“Already in the North, are they?” Larch asked.
“Popping up all over the place like mushrooms on cow pats.”
“If I come along, and I’m just saying if . . . I’ll need my own crew. I pick ‘em, and they answer to me, you hear?”
Kal nodded. “Figured I’d do the same myself. Or ride with you.”
Larch drew a deep breath. “I’ll need to talk this through with the missus. I got a life here. I’ve settled. Removed myself from the politics and bloodshed.”
Kal’s face grew serious. “One they’re trying to take from us, West. And there’ll be plenty of bloodshed then, and you know it.”
He couldn’t argue with the man’s logic. Larch West looked away to the horizon, to the point where the sky met the land in a haze. Something brewing, stirring up in Starkgard. No rest for good men trying to live quiet lives. No rest for the wicked.
“Wait here,” he said, shoulders slumping. “Guess I’ll be breaking bad news.”
Later that same day – Nelly in tears as she saw him off – Larch West left the promise of a quiet retirement behind.
* * *
Months of travel, months of fighting the Breakers back from the North places, the towns and villages where people dug in and made their lives. Months of struggle to keep what they had, to stop the change, to stop the storm . . . and the Breakers were winning. One by one, they sacked every Northern town, every village, every mud hut in the hills. They rooted out dissention, their wrath swift and immediate.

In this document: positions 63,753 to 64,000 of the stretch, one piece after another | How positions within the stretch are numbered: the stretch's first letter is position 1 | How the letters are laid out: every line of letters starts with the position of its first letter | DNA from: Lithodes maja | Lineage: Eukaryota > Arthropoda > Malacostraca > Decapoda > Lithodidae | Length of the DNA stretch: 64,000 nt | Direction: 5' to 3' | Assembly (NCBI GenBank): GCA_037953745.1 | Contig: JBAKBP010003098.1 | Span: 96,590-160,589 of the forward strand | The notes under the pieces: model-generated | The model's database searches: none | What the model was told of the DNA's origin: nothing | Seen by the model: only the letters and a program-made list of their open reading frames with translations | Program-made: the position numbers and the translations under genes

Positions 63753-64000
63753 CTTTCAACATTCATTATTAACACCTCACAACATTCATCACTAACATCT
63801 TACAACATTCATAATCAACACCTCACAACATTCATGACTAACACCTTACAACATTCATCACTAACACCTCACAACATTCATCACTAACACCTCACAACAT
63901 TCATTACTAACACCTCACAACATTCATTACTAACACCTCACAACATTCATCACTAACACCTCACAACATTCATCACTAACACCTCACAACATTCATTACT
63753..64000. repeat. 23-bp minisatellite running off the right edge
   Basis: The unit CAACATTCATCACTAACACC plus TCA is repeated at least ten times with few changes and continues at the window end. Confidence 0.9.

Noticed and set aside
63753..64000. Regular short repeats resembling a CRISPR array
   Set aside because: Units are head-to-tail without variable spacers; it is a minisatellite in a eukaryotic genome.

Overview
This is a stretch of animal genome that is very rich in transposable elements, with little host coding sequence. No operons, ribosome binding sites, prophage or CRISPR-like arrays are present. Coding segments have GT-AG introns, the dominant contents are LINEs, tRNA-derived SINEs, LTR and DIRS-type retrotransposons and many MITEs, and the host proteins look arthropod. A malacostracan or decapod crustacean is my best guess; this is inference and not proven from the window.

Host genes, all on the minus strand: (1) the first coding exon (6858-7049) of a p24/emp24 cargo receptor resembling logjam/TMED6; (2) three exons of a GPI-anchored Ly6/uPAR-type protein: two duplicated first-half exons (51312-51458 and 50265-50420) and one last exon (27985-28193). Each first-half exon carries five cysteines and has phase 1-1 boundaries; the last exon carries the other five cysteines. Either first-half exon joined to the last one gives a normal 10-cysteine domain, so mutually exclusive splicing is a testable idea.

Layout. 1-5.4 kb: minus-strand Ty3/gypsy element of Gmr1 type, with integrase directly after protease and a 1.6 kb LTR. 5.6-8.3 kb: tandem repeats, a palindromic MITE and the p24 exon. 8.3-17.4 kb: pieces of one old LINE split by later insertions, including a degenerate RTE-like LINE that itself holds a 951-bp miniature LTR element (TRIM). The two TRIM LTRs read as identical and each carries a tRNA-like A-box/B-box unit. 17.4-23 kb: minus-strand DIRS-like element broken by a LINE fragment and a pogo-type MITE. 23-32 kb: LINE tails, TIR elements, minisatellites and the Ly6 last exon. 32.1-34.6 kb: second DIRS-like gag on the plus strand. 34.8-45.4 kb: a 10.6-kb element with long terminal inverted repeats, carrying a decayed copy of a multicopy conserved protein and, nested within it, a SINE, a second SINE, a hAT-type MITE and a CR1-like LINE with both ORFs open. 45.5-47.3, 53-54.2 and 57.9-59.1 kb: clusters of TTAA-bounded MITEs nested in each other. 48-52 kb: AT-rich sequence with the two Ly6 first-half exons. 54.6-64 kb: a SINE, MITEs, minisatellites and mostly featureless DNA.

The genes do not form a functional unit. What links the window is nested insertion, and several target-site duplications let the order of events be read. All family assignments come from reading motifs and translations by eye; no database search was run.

Larch’s boys had no other choice but to hit the road, find another way, stick together.
Still no word from Nelly, Larch thought as they entered a wooded glade and were greeted by a canopy of green leaves shifting in the sharp light. Dappled shadows everywhere, the air sticky. All this time I’ve heard less than nothing about her.
He horse shifted from side to side as it walked under the trees and Larch took a moment to look up, close his eyes, and think of home. As he’d done back in the day when he’d been a young man, fresh-faced and missing his Ma and Pa. He’d close his eyes and picture their faces, try to hear their voices talking to him. Larch did the same with Nelly, seeing her face in front of him, hearing her voice, soft and low. Her fingertips tracing the scars on his body . . .
Something went twang in the trees up ahead. Then a thud. Larch spun about in the saddle in time to see one of the men riding behind, Miles Boggs, fall to the side, an arrow jutting from the middle of his forehead, eyes pushed in toward it, blood gushing down over his nose, his mouth. “Get cover!” Larch yelled.